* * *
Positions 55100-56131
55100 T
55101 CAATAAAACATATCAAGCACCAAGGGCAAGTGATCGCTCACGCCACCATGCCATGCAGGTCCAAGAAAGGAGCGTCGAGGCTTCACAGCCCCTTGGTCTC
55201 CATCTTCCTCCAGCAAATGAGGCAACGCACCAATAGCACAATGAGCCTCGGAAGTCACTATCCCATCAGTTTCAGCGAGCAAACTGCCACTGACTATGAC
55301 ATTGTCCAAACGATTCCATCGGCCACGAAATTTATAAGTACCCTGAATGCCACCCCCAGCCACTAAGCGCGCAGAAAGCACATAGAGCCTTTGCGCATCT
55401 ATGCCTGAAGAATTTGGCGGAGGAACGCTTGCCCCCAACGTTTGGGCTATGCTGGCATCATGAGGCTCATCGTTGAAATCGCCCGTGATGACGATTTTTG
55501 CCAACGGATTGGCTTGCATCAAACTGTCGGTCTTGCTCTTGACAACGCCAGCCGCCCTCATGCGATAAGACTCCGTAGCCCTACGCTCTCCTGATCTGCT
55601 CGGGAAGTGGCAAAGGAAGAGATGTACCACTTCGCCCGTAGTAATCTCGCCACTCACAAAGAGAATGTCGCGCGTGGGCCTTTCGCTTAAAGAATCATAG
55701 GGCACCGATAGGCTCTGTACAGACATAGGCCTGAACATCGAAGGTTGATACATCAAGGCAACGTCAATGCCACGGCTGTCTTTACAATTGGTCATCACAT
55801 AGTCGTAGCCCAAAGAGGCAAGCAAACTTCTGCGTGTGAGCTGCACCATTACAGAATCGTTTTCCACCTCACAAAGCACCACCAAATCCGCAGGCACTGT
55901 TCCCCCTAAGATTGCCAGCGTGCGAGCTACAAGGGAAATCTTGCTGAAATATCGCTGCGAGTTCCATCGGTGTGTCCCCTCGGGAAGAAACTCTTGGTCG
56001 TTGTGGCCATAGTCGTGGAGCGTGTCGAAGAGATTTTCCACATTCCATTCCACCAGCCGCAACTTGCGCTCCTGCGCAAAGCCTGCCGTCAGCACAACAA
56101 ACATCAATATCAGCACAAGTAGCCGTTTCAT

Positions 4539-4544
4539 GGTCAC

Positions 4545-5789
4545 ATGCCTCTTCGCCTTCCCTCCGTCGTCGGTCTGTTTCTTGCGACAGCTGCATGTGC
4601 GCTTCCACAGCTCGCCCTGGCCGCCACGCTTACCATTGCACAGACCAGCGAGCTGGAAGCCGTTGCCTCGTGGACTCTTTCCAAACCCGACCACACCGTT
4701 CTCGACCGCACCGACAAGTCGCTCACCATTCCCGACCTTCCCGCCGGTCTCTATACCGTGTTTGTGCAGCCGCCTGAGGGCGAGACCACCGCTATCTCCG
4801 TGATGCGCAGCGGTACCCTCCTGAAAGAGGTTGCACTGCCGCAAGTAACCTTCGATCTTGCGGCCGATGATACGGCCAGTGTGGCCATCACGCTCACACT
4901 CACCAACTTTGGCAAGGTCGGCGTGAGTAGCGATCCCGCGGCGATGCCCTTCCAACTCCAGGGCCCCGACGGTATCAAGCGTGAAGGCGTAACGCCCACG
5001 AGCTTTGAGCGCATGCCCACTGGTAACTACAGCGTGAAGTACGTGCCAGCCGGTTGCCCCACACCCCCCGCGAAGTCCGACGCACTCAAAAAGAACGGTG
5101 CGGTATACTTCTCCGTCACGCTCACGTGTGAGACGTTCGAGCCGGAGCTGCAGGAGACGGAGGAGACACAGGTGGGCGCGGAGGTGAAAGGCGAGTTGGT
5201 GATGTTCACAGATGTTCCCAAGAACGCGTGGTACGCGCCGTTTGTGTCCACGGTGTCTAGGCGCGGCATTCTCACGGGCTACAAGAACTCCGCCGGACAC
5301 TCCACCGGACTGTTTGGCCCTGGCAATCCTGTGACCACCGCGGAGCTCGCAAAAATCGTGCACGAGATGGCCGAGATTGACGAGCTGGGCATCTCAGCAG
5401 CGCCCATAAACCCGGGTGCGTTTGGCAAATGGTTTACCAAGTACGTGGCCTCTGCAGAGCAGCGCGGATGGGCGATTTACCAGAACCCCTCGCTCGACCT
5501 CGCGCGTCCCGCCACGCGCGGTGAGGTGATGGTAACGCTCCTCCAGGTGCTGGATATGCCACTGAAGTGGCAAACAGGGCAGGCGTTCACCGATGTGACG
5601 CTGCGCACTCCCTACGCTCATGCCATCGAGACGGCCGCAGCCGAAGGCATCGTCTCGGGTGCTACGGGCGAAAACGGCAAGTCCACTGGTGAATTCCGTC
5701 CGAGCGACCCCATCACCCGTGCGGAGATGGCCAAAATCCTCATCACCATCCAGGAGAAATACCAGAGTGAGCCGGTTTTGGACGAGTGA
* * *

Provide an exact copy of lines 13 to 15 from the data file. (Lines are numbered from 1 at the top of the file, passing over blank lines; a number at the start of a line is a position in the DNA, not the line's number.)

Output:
56101 ACATCAATATCAGCACAAGTAGCCGTTTCAT

Positions 4539-4544
4539 GGTCAC